by Cassady Thompson
“The government is like a relationship,” said Dr. Chapman Rackaway, chair of the political science department at the University of West Georgia. “We get out of it what we put into it. What we don’t do is engage, and there is a threat in this lack of engagement.”
Rackaway recently spoke on the threat of civic failure and how vital participation is to have a functioning government, as part of the Into the Community: College Without Walls conversations series, hosted by the College of Social Sciences.
According to Rackaway, our aspirations for what our government can do doesn’t always align with what we as a society want them to do, and this causes a problem in a republican democracy. Politicians do what they believe we want them to do—if the results don’t match up, then something isn’t quite right.
Benjamin Franklin’s words spoken at the Constitutional Convention serve as a road map for what our Constitution sets forth. Franklin explained that people could keep this government, and that citizen governance required work and commitment.
“Today we tend to think that the policy process works where elected officials and interested parties debate over policy outcomes,” stated Rackaway. “It comes out and we get a veto at the back end. That’s wrong! We need to change that. The Constitution was set up where we should be the most engaged minds in the political process.”
Back in the 1800s the idea was to either get on board or be forgotten. Rackaway discussed that there was no better way for informing and engaging the public than strong, present political parties, and we had strong partisanship.
“In today’s world, the media’s main goal is to make money, but we must recognize that a profit motivated media is going to entertain more than it’s going to educate,” Rackaway announced. “We lose the information that political parties bring.”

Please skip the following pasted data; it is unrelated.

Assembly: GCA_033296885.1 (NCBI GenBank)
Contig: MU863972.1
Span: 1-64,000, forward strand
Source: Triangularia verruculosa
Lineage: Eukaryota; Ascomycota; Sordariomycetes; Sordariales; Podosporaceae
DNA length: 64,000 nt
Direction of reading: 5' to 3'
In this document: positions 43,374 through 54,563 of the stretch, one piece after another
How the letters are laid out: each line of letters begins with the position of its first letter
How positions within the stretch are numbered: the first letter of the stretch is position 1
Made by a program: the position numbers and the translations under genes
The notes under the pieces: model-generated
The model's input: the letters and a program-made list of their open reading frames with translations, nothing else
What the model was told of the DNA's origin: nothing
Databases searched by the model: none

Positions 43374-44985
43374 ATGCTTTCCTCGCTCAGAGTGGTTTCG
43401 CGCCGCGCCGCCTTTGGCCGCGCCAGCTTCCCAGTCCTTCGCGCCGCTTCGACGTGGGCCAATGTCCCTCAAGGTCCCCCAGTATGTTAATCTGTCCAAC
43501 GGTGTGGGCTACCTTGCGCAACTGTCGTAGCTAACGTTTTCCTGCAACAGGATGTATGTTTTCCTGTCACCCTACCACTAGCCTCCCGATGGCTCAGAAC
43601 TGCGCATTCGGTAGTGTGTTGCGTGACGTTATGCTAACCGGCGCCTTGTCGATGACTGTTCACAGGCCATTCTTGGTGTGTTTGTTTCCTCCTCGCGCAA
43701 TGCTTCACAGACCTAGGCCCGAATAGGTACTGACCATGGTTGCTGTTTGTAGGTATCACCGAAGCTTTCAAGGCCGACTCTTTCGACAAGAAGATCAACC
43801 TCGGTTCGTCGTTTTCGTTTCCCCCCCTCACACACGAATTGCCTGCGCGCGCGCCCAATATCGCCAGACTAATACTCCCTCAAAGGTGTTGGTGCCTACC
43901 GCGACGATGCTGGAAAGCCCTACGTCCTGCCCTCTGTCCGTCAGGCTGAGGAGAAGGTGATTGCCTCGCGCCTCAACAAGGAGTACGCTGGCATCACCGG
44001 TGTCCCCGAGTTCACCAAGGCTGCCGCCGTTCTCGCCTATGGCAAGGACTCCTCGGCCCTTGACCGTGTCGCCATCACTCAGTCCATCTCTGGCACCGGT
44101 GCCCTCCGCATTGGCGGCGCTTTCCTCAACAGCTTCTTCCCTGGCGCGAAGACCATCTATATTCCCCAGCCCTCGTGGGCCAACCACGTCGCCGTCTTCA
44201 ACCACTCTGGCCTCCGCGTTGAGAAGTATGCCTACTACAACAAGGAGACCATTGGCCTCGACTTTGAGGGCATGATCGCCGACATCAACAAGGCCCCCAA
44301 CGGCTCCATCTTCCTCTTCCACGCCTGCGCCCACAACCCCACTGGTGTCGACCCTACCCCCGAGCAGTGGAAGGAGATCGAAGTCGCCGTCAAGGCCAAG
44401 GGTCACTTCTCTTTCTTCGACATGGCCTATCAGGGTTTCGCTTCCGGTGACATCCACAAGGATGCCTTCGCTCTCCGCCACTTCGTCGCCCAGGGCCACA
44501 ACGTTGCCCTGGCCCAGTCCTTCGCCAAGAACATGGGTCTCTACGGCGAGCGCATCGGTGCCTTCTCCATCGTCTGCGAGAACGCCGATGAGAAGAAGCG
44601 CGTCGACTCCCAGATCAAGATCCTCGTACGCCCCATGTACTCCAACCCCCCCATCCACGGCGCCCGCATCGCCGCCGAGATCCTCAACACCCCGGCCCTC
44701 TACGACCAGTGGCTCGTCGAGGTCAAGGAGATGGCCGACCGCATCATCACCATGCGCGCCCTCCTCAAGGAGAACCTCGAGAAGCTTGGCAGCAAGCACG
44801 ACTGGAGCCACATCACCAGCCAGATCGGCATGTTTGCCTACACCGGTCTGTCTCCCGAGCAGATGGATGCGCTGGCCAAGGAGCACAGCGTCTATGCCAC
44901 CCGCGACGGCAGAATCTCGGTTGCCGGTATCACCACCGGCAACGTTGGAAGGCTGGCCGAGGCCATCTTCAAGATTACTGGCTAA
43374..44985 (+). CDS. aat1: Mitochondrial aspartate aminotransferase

Rackaway speculates that citizens continue to disagree and form complaints when the policies don’t conform to what is ideal in their mind. They aren’t vocal enough when it comes to sharing their concerns and opinions with officials who actually make the decisions. This is civic failure.
“If we expect the impossible, how can our politicians satisfy the expectations of those of us who are supposed to be the smartest, most engaged, biggest decision makers?” Rackaway queried.
“We encapsulate this attitude in numerous areas,” explained Rackaway. “We push for term limits and for campaign finance reform, which is troubling. As we see the decay of civic engagement and involvement in the U.S., the warning signs of this unguided missile of the public continue to haunt us. The end product is a standoff.”
Only one in 20 people cast a ballot in a non-partisan, general election, as reported by Rackaway.
“We are saying we want change, but aren’t doing what is necessary,” Rackaway concluded. “We don’t want to do research to further our knowledge of various political parties and how they could be affecting us. When we really analyze the enemy in this situation, we look in the mirror and see ourselves looking back.”Posted on